Si (Chloro – Cologne)

2015-03-09 12.32.03 (2)At first Si, by Schiaparelli (Schiaparelli 1957) is slightly smoky with vibrant springlike florals, clear and dainty green notes and aldehydes – Schiaparelli labels this a “Chloro-Cologne” meaning a green scent.  There’s also a special emphasis on rose, jasmine, tuberose and lily-of-the-valley.  In general, I’ve noticed that lily-of-the-valley is often a strong note in Schiapparelli fragrances.

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Si has a layered effect, like a pretty vintage tulle dress.  It’s powdery and feminine without being cloying or losing its crisp bite.  If a color could describe Si, it would be the iconic Schiaparelli hot pink – classic, dramatic and slightly edgy.  I really like this one with its fresh opening warming into a sandalwood and vanilla beauty in the late drydown.

So, last week I said that I had many questions about Carmen after reading A Pocket Book of Great Operas, and one of those questions was about the plot.  I felt that there was a striking similarity between Ernest Hemingway’s The Sun Also Rises and the plot of Carmen.  I thought that I might not be totally delusional in seeing the similarity but so far I can’t seem to find any other published piece that concurs with my observation.  So, either I really am off or…  I don’t know what.

I mean, the plot of Carmen, as I understand it, is basically that a man is drawn to a beautiful woman who never commits to or loves any of the many men with whom she has erotic interactions.   The man gives her his heart and she decides to throw it away for another man who can give her what she “really wants” and, in the end, she finds herself dead.   And then there’s The Sun Also Rises, where a very attractive woman who has sexual interactions with many men and is very popular with men, draws the heart of a man/men who lose her to a man/men/situation that offers her what she’s looking for, but in the end she finds herself not dead, but in a terrible state. They both involve Spanish bull-fighting scenes of great romantic/sexual/emotional importance too.  So…  am I being an nitwit or are these plots similar?  Was Hemingway inspired by Carmen? <cricket chirp>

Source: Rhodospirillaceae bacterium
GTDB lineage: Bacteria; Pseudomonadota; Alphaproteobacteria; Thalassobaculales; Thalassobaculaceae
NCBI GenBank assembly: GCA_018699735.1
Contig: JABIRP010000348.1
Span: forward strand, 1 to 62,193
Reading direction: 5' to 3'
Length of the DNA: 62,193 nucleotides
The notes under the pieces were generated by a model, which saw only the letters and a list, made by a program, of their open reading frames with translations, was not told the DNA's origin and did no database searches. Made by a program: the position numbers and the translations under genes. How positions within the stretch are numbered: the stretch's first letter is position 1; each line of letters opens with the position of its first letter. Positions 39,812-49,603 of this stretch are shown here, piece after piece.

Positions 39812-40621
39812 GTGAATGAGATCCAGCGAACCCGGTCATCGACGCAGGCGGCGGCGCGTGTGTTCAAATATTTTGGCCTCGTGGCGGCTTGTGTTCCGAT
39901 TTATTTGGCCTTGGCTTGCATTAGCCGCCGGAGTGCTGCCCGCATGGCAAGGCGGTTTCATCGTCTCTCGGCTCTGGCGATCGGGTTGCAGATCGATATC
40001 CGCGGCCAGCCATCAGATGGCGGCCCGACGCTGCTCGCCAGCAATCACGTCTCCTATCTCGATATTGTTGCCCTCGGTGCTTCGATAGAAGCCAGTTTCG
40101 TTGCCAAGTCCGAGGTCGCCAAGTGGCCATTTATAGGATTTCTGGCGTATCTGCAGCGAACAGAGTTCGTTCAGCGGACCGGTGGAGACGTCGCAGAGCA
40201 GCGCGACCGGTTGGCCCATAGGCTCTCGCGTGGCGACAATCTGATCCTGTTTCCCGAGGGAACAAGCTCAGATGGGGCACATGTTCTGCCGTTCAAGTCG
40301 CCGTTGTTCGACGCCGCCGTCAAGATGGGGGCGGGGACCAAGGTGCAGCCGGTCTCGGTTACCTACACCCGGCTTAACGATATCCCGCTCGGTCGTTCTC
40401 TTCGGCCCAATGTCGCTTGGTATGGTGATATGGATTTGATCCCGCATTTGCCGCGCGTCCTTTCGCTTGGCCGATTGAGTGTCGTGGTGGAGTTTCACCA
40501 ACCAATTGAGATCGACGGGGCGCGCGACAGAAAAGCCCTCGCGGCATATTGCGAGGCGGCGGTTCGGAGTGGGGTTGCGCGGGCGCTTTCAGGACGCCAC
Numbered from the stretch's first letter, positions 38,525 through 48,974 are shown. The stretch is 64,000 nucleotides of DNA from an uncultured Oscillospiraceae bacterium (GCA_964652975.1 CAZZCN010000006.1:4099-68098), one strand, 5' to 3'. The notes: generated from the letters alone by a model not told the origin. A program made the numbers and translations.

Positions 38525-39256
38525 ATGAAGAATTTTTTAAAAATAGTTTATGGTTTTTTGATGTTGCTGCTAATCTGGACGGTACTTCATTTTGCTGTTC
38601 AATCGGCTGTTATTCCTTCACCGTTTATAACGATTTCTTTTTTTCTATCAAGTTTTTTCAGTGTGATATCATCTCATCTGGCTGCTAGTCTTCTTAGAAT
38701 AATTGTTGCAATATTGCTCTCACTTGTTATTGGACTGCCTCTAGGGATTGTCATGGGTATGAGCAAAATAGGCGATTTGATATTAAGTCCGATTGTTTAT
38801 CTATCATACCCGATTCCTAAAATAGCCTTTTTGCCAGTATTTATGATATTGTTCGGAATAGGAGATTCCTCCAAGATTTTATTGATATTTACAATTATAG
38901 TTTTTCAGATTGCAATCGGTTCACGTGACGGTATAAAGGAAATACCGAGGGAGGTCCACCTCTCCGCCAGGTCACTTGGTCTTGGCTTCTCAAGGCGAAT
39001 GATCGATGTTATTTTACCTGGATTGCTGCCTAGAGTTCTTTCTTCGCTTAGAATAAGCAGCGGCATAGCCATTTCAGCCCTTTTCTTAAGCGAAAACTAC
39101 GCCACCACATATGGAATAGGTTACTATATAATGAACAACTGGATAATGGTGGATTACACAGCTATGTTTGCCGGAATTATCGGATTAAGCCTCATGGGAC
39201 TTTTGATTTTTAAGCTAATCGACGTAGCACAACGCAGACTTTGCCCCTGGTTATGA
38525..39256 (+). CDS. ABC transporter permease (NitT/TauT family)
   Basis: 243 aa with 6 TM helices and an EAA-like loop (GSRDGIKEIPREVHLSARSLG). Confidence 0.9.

Anyway.  Whatever the case may be, I love A Pocket Book of Great Operas.  It’s a charming little book that does indeed fit in pockets.  I’ll probably bring it with me to the opera in May (just as a quick, familiar reference that can fit in my pocket).  I’ll discuss the rest of this book in next week’s post.

Until Friday.  🙂


my Salut de Schiaparelli eau de parfum, presumably, from 1939

Salut de Schiaparelli eau de parfum, from 1939

Salut de Schiaparelli was launched by Schiaparelli in 1934.  It was supposedly intended for young women but like many children’s shows, there are themes clearly intended for a more mature audience.

Salut (Schiaparelli 1934) is intoxicatingly attractive, although I wouldn’t call it a warm or enveloping fragrance. Instead it is reigned by an earthy yet urbane lily-of-the-valley (a more sophisticated and green Muguet Des Bois lily-of-the-valley) surrounded by a mysterious darkness.  An ad from 1939 claims that, “…a whole flower garden emerges from white petals set against a blue satin background.”  However, again, to my nose the “blue satin background” is more of a dense, slightly dangerous, but lovely and almost inviting, dark, damp fog.  I’m not usually a fan of lily-of-the-valley perfumes, but this one is complex and quite ingratiating.

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Eventually during the drydown the strong lily-of-the-valley merges with the darkness (or blue satin) and the overall effect becomes very light, bright and almost angelic.  It keeps becoming softer as time progresses.

Not much can be found about Salut online, it was supposedly discontinued after only twenty years on the market (in 1954), but according to a website devoted to Schiaparelli perfumes, they believe the top notes are: aldehydes, citrus, citronella, geranium and possibly hyssop.  Middle notes are: lily-of-the-valley, jasmine, ylang ylang, neroli, gardenia, narcissus, hyacinth, and tuberose.  And, base notes are: sandalwood, oakmoss, vetiver, and benzoin. I think I can also detect rose, musk, bergamot and maybe even a little of opoponax…

"S"  for Schiaparelli

“S” for Schiaparelli

Given the stressful nature of this week for me, there was something nice about the somewhat somber, but very pretty lily-of-the-valley meets late Art Deco aldehydic sophistication in Salut.  I hope this weekend provides a further respite from it all…


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Shocking, launched in 1937 by Schiaparelli is a sweet, spicy olfactory treat with notes of rose, jasmine honey and tarragon.  Wearing it is like wrapping a warm vintage sweater around you on a chilly day…

DSC07569 (2)Last night I wore Shocking by Schiaparelli to the emergency room…  It was perfect actually because it’s such a light, gentle but warm scent (not particularly shocking ? Although maybe, “shocking”) that I doubt it bothered anyone around me in the slightest and it was nice to wear.

My son needed to be seen for a high fever and, of course, it was late and nothing else was open…  Poor little guy.  He’s doing a bit better today.

This post is being put up later in the day than usual because I’ve been a bit distracted.  And, I am now too, which is why it’s short.

Thankfully we have a few days off this week and that will be enormously helpful…   Until Wednesday, have a nice beginning of your week.  Stay warm.  🙂